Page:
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The Borgias and Their Enemies: 1431-1519

3.78  ·  Rating Details ·  1,359 Ratings  ·  132 Reviews
The name Borgia is synonymous with the corruption, nepotism, and greed that were rife in Renaissance Italy. The powerful, voracious Rodrigo Borgia, better known to history as Pope Alexander VI, was the central figure of the dynasty. Two of his seven papal offspring also rose to power and fame - Lucrezia Borgia, his daughter, whose husband was famously murdered by her broth ...more
Kindle Edition, 337 pages
Published (first published 2008)
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3 "Phillipa Gregory would be darn proud" stars.

Mr. Hibbert wrote an extremely entertaining and "tongue in cheek" history book about the life of the most notorious of the Borgias focusing on Pope Alexander VI and his children Cesare and Lucrezia. He did an admirable job of getting across to the general reader a huge amount of information on this most corrupt and ruthless family where other famous people such as Machiavelli and Michelangelo play small but important roles. The book is always inter
Bruno Bouchet
This book should really be called Renaissance Mules and the Fabrics they Carried as the author seems far more interesting in describing in detail how many mules loaded up with how many yards of brocade, silks and cloth of gold schlepped across the Apennines for sundry weddings and festivities. I suppose accurate history does depend on the contemporary documents available and the writers of the Borgias time might be the ones obsessed with fabrics, public parades and the costumes of the 300 page b ...more
Jon(athan) Nakapalau
Without going into particulars it is shocking how Cesare made a career of stacking the dead bodies of anyone who got in his way and using their cadavers as steps to his next position of power. The whole time it seems as if it never occurred to him what would happen once the families he had offended decided to seek vengeance. A cautionary tale that still has relevance in this age of globalization.
Elaine Dowling
Jan 25, 2010 Elaine Dowling rated it really liked it  ·  review of another edition
This book attempts to cover almost 100 years of Renaissance Italian history in 336 pages. Don't expect detail. Still, it does a surprisingly good job. You don't get depth of character. The various atrocities committed primarily by Alexander VI (Rodrigo Borgia) and his son Cesare are so numerous and covered so quickly that they lack the shock value they rightly deserve. These shortcomings are a consequence merely of the length of the volume. It is well researched, well presented and, rather notab ...more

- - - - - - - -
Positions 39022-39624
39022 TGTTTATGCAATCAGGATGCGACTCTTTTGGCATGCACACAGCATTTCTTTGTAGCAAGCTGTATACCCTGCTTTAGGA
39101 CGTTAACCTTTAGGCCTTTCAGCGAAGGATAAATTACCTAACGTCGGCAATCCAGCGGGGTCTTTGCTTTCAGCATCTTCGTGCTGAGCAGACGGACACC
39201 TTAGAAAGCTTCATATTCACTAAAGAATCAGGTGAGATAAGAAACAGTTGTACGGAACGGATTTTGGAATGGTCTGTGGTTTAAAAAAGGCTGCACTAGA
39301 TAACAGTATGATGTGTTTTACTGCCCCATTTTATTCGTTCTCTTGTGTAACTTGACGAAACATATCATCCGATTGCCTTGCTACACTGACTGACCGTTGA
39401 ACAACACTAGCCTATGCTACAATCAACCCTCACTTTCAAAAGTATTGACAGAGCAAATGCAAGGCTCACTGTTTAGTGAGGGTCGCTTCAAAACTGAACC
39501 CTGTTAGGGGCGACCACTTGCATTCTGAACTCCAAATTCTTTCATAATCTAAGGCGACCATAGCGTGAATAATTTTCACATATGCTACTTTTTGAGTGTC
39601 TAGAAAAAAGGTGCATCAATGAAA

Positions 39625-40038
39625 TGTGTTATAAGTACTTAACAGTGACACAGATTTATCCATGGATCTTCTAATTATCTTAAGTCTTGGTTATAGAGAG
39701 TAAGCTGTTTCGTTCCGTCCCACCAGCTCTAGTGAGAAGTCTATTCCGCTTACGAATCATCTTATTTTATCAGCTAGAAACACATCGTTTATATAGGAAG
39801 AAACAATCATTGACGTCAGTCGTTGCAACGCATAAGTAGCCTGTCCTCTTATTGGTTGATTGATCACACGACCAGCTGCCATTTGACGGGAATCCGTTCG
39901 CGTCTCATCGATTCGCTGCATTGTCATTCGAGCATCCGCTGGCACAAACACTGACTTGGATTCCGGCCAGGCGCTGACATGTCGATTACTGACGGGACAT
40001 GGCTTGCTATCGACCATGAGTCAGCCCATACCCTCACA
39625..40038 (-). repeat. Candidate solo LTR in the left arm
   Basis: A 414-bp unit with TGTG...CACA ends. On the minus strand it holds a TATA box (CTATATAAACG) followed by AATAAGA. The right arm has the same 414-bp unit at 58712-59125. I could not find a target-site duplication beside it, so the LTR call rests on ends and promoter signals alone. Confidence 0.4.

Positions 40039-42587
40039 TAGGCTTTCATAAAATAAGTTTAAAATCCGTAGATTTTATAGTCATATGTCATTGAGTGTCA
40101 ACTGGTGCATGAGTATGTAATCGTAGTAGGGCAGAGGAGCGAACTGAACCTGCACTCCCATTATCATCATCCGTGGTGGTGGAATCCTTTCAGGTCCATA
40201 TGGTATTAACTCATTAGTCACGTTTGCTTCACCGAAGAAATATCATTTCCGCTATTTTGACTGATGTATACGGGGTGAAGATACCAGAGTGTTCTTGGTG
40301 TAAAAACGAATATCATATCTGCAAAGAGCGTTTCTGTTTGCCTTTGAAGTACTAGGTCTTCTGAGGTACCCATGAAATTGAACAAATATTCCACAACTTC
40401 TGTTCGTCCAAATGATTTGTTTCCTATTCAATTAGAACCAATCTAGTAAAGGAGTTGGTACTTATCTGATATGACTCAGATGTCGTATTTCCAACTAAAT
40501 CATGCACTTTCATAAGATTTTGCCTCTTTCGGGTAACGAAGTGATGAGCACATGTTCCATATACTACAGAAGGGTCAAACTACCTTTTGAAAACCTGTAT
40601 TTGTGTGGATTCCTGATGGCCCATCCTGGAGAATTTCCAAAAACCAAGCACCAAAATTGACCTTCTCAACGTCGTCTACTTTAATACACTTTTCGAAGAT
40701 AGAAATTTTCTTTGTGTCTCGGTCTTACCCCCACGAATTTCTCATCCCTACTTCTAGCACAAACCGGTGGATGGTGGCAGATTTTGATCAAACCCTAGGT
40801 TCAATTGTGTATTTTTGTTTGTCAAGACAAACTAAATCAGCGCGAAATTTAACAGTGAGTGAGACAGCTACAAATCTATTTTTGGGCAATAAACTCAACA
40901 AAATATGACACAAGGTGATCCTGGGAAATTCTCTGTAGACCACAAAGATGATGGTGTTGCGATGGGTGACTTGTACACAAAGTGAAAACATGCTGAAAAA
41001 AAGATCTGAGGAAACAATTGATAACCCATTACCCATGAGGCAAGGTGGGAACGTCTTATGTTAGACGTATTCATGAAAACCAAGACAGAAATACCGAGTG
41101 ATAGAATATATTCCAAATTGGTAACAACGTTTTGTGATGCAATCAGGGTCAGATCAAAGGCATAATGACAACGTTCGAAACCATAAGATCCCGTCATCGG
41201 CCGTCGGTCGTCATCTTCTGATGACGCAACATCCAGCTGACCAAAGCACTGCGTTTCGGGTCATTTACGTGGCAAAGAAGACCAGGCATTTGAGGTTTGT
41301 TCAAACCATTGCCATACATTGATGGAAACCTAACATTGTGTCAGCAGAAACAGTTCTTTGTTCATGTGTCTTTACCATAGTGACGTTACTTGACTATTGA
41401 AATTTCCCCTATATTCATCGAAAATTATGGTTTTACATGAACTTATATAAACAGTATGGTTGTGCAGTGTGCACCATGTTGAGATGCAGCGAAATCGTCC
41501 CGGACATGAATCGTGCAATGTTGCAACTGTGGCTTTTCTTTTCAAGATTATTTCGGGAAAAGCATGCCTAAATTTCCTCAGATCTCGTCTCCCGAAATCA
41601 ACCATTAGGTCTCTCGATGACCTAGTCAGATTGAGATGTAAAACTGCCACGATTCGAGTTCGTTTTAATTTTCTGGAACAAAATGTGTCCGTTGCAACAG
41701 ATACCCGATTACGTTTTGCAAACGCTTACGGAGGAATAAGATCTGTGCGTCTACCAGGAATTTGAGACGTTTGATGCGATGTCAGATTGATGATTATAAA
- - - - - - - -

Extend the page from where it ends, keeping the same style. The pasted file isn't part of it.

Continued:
The author gives a great overview of the Borgia’s rise and fall in this book. It mainly focuses on Pope Alexander VI and his children Caesar and Lucrezia. The early years are skimmed through as a set up for the famous members of the family and the minor players are often only described in relation to the three main characters.
An in depth look at the entire family and era it is not, but it is well worth the read; especially as a start to a more comprehensive look into the family and/or time peri
Oct 15, 2008 C.W. rated it really liked it  ·  review of another edition
This is a marvelous, concise account of the Borgias' rise to power and the foibles and intrigues that destroyed them. Well researched and easily accessible, it's highly recommended for those who want to learn more about this infamous papal dynasty and their era.
May 04, 2011 Aaron rated it really liked it  ·  review of another edition
I picked this up after I started watching the new Showtime series The Borgias, which I find myself really enjoying. I was really curious to see how much dramatic liberty with the historical figures and events were being taken. The only thing I really remembered about the Borgias was a comment from my European history teacher in high school who said that one of them was a Pope, who had an affair with his son and his daughter. There are so many things wrong with that statement, not even taking int ...more